Glyn Johns wanted the band to stress their country side but the band (particularly Frey) wanted to stress their rock side, so Johns was sent packing during the sessions for this album having only completed two songs ("Good Day In Hell," "Best Of My Love"). Bill Szymczyk had done production work for Joe Walsh (among others; more on Mr. Walsh later), with whom the band shared management, so he was drafted in and things immediately went much smoother. Seeking to beef up their sound, guitarist Don Felder was drafted into their ranks as an official band member, and he makes his present felt by adding some needed guitar muscle to tracks such as "Already Gone" and "Good Day In Hell." "Already Gone," written by Jack Tempchin and Robb Strandlund, is one of several songs composed by outside writers (J.D. Souther co-writes three songs), but it could've come from Henley or Frey just as easily given that thematically it continues the band's ongoing distrust of women (perhaps for good reason for all we know). Musically, it sounds almost like a pumped up "Take It Easy" and is highlighted by its catchy chorus and Frey and Felder's dueling guitars. I really like the guitar licks on "You Never Cry Like A Lover" and "Is It True?" as well, all the more surprising given that both are ballads. The former is a Henley-sung contribution about a cold-hearted woman, the latter is Meisner's lone composition and is an extremely strong effort on his part. On the more rocking side, "Good Day In Hell" boasts some serious slide guitar heat, and "James Dean," a popular radio track, is similarly highlighted by screaming guitars, though I'm less fond of its twangy vocals. On the whole, though, the country is fading to the background as the rock steps to the forefront, just as Frey and Henley had wanted it. Basically, the best songwriters in the band were increasingly calling the shots and squeezing out the others, at least that's how Meisner and Leadon saw things and as a result the sessions for this album were fraught with tension. The end result was well worth it, though, as this was the band's most varied and best album yet, only sagging somewhat in its mid-section with Leadon's "My Man," a bland but perfectly pleasant country rock tribute to former Burritos bandmate Gram Parsons, and the title track, a generic mid-tempo rocker (update: actually, "On The Border" has grown on me as well as I like its riffs and creative blending of voices). As for the rest of the songs, "Midnight Flyer" is a fun, fast-paced, bright and catchy bluegrass number on which Leadon again shows his fine fingerpicking skills, while stellar ballads come in the form of "Ol' 55," a Tom Waits cover with appropriately pretty yet mournful pedal steel guitar and perfectly traded off vocal leads and harmonies, and "Best Of My Love," a classic Henley ballad that became the band's first of five #1 U.S. hits. I like this album a lot.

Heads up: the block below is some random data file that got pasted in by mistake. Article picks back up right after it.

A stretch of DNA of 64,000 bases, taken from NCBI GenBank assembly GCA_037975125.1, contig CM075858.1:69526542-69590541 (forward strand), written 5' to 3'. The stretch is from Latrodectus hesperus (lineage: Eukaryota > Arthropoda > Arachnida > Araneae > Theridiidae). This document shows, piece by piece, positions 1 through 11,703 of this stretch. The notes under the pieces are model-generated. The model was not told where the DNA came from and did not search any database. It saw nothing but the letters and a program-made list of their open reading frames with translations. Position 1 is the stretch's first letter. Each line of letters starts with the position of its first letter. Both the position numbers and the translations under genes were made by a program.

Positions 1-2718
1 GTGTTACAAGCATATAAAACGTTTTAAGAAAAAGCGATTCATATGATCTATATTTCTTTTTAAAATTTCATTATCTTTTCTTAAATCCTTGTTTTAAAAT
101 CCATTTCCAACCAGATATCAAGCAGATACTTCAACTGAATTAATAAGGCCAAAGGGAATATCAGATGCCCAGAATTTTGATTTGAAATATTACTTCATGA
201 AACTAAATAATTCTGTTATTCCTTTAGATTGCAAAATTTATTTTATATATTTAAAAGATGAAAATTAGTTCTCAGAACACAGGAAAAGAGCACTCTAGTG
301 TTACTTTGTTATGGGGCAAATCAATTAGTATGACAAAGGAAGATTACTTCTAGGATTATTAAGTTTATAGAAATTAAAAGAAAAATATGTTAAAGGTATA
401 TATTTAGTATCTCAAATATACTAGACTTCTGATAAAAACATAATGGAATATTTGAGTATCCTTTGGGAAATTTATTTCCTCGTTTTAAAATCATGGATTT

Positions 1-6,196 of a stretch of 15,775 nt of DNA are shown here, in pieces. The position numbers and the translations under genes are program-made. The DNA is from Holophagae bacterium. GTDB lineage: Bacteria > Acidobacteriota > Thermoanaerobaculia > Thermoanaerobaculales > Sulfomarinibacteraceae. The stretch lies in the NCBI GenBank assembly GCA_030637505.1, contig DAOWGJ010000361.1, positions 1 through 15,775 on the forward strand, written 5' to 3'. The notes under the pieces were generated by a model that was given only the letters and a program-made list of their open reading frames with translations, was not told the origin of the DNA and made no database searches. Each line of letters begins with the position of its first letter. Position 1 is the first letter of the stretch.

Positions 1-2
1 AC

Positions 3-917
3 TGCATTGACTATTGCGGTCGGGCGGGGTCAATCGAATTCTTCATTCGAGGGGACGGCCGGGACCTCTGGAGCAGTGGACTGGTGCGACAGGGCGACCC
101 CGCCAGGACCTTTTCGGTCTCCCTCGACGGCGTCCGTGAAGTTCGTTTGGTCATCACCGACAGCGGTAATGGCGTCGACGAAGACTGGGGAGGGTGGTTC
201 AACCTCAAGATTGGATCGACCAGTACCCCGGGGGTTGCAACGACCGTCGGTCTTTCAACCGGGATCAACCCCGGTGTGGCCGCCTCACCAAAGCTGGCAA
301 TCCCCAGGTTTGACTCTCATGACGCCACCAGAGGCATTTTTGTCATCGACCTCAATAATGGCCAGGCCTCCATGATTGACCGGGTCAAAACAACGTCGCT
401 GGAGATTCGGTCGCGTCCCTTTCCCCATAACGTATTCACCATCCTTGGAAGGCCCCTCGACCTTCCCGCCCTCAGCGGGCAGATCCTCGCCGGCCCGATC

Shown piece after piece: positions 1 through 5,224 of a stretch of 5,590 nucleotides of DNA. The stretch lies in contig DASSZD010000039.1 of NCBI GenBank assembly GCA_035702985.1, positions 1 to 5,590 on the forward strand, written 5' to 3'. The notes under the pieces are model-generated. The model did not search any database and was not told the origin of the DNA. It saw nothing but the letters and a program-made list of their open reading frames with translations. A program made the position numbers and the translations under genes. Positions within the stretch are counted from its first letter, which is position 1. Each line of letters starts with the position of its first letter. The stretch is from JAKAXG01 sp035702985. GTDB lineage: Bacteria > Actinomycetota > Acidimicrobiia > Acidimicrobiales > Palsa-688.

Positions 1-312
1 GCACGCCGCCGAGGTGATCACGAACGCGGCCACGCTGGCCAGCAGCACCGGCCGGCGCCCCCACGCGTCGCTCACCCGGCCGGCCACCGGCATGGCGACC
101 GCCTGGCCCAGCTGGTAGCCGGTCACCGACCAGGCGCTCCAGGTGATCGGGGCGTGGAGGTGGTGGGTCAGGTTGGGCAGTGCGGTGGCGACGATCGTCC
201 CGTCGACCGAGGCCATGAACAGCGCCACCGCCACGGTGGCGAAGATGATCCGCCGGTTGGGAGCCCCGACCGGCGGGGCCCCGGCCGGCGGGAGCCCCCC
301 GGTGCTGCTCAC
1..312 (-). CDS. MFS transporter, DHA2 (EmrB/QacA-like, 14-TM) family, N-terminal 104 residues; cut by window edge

One Of These Nights (Asylum ’75) Rating: A-